Wendy Artin is not just about representation. Her paintings bring up all sorts of questions about the complexities of beauty. How do we build up beauty from matter? What happens to beauty over time? Does an object lose its beauty when time wears away at it?
The Parthenon Friezes. Watercolor paintings by Wendy Artin. At Gurari Collections, 460 Harrison Avenue, Boston, MA, through January 1, 2012.
Mastery and Beauty
Interesting art is everywhere these days, heartbreaking art, art that changes the way we look at the world. Concern with beauty, though, is rare. Utter mastery is rare. This exhibition is a breathtaking combination of mastery and beauty. It contains small, polychrome still lifes; small, sepia nudes; and life-size paintings of the Parthenon Friezes. The whole collection is so good I really shouldn’t say anything except to urge you to see it. But I can’t resist talking a bit about the frieze paintings.
Wendy Artin is a classical painter, figurative, representational, and intensely textured. The watercolors in this exhibition are the product of two years devoted to the Parthenon Friezes now in the British Museum. The friezes, showing a sacred, Athenian procession, were completed in 438 BC and attributed to the sculptor Phidias. They originally decorated the top of the inner chamber of the temple; too high to be seen easily, they were also partly hidden by columns. Perhaps this obscurity was fitting, given the holiness of the place and the subject.
Artin is not just about representation. Her paintings bring up all sorts of questions about the complexities of beauty. How do we build up beauty from matter? What happens to beauty over time? Does an object lose its beauty when time wears away at it?
The men and horses emerging from the rough, marble background in Artin’s paintings beckon to us. Trying to see them better, we approach. Then as we lean even closer, that uncanny moment happens: we suddenly see the painting not as a large, stone bas relief but as brushstrokes and pools of dried pigment adhering to the rough, nubby surface of the paper.
This uncanny hinge occurs with all art, or all art that we can get close enough to, but in Artin’s work the representational mastery is so superb that it seems to happen more often than usual. We sway forward, wanting a more intimate look at the ancient horsemen and their ancient mounts, and then we lose them.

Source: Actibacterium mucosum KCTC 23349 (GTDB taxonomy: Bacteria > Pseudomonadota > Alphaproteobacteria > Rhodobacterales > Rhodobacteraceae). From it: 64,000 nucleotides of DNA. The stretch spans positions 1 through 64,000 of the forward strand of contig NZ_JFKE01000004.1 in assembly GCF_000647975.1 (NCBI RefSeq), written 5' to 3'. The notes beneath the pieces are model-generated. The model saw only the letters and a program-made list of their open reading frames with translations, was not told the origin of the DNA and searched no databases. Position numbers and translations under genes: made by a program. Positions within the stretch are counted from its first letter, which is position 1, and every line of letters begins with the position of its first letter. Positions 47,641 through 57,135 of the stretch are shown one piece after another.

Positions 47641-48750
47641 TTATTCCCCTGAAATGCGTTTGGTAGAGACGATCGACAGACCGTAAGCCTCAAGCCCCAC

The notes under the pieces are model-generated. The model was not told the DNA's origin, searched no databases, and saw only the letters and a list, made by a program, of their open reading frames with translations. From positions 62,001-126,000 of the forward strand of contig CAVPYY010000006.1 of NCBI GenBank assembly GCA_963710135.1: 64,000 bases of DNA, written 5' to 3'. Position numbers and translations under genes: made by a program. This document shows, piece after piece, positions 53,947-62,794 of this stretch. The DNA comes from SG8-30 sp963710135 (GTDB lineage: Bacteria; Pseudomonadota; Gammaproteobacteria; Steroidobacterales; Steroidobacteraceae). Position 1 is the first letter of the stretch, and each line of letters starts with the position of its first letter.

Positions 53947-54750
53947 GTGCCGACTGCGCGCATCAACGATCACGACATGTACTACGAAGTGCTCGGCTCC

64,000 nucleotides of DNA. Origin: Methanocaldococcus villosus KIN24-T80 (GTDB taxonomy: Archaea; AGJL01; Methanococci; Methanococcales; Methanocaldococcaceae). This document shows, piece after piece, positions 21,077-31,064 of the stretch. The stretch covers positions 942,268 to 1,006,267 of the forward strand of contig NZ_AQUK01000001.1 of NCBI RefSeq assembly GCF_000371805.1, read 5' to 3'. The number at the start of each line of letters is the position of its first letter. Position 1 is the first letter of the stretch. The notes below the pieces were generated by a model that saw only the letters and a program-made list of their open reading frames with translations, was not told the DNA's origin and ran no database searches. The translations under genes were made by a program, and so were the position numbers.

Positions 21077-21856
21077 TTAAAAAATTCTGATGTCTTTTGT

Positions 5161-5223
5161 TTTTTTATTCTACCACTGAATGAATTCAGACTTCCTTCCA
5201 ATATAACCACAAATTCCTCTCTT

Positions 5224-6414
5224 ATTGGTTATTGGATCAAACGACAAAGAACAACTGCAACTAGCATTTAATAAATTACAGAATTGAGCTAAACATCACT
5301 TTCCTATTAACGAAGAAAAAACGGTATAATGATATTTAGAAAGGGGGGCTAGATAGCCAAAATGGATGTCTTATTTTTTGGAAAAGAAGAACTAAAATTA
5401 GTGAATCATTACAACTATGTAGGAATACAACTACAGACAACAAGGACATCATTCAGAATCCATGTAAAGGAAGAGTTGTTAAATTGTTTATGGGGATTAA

Shifting back and forth through these levels of perception is like the visual oscillation of optical illusions and brings us back to the mystery of painting: how brushstrokes not only evoke but seem to become the things they are striving to represent. I do mean to assign a sense of purpose to the strokes themselves. It feels as though they have will.
The interplay between perceived image and puddles of dried pigment also recalls that jockeying between resolution and enlargement that we find in photographs or my old field of photomicrographs. The more we enlarge the negative, the closer we get to seeing not the desired image but the silver particles of the photographic emulsion. Here, in these watercolors, it is as though we are looking at the elementary particles of art.
The Matter of the Medium
Like the long-gowned, entranced medium in the Victorian parlor who acts courier for messages between the worlds of the living and the dead, the artist’s medium also sits between worlds—internal and external. This sort of medium is a hunk of matter, stone waiting to be hewn, or pigments and paper waiting to be combined. This medium acts as the ground for construction where the private thoughts and visions of the artist are translated into concrete, physical forms that can be seen by others.
Artin is doing a further translation, here, transforming carved stone into the visual language of paper and pigment, showing us this strange conversion from mineral to vegetable, crystalline to fluid—an uncannily tactile achievement.
Marble is the durable stuff. Yet time has shown us the vulnerability of that marble, even if the scale of that time is millennial. As for paper, any madman could rip these works on paper to shreds in minutes. The paper Artin uses for most of these works is the strong and beautiful, Indian Khadi paper, handmade from long-fibered, cotton rag. For the moment, the papers of her paintings are intact and show to us the ruined stones. I am reminded of the old conversation between Scissors, Paper, and Stone, so old that it is a children’s game, where paper wraps stone, stone smashes scissors, scissors cut paper.